As we enter the Year of the Rat, advertising creatives across Asia offer their favourite Chinese New Year (CNY) campaigns from over the years, as we celebrate the best work from the festive period and hear their views on what is best in class.
It’s that time of the year again for red and gold, packets of money and eating. Lots of eating. Unfortunately, it also seems like a tradition for brands to create awful CNY commercials filled with dated tropes. Cue inquisitive aunties and ungrateful kids living abroad.
Just stop it already.
Perhaps we can learn from the recent Christmas spot by a humble hardware store in Wales. With a tiny production budget, Hafod won the Christmas showdown against the likes of mighty John Lewis by focusing on the heart of why us humans love Christmas. The endearing message of “Be a kid this Christmas” isn’t the brainchild of complex strategic posturing. What it does is simply cut through the clutter with its innocence and a wonderful cover of Alphaville’s Forever Young.
Truth is, the point of the commercial is not that different from how we feel about Chinese New Year. Least how I used to as a kid. It’s a big deal that only seems to grow smaller as I grew older.
My advice is to look at how your CNY spot mirrors the times we now live in. Time Magazine referred to the Hafod piece as the Christmas Ad that is melting icy hearts across the internet. As far as reviews come, that is pretty bang on. With everything seeming more negative than ever, the cynic in us can do with a reminder of what’s pure. Whether you’re in the United Kingdom or Asia.
Honestly, it was a struggle to pick a CNY spot that I truly adore. But Nike’s first festive spot for the Chinese market deserves mention. The brand found a charming way to stay true to itself while paying homage to tradition. There were none of the usual tropes while at it.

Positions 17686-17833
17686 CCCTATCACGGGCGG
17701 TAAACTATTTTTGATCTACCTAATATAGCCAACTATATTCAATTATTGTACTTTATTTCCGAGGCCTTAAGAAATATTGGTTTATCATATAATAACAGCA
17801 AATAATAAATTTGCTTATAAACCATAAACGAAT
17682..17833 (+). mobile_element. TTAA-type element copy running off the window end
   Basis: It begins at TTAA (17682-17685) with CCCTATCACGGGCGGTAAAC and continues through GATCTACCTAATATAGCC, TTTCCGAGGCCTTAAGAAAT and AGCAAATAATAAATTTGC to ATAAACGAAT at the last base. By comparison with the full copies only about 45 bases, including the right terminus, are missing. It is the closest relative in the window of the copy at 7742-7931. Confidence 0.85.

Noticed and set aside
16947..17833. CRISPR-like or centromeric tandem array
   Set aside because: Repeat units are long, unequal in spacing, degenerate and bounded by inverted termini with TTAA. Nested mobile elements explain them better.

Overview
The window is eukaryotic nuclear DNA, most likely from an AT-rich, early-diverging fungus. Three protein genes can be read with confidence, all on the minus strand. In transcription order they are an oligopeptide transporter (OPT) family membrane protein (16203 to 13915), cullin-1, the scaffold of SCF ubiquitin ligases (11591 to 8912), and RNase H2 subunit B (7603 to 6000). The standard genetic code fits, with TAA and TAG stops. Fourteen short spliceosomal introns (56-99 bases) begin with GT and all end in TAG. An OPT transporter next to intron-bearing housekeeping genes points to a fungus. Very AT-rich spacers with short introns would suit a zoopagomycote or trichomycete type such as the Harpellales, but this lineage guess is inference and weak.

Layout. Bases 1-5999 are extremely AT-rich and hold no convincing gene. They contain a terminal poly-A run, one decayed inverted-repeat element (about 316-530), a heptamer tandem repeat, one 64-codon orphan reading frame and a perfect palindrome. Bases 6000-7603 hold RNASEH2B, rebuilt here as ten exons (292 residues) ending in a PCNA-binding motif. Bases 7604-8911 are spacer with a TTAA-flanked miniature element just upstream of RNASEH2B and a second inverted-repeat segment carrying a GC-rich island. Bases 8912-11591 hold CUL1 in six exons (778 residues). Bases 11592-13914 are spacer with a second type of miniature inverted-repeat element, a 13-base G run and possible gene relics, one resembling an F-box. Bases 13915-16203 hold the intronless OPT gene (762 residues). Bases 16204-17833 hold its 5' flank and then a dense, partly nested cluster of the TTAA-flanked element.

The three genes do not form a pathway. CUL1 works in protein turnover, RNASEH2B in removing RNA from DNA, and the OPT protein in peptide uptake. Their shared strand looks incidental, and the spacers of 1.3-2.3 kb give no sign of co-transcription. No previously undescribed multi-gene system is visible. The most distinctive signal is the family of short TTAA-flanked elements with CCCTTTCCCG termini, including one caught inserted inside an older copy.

Instead, the plot focuses on a generous aunt and a niece who isn’t supposed to accept her generous red packet. What ensues is a delightful cat and mouse chase annually through the years. Till the young girl has grown old enough to dish out red packet as a sign of respect to her elderly aunt. Cue aunt with brand new Nike trainers and the chase continues, albeit now in the opposite fashion.
The casting for the spot was spot on, with nicely art directed CNY feels without being overbearing like others. A tiny detail that I loved was the pay-off in mandarin. It was beautifully on brand. And Chinese viewers would better appreciate its meaning. The English translation that tells you to hold nothing back this new year doesn’t quite capture the same essence. But hey, this was meant for China. So, all in all, an impressive debut from Nike.
Hopefully this year my niece will run away from me as I dish out her red packet. But that right there would be how my story ends.
Ed Cheong, executive creative director, Iris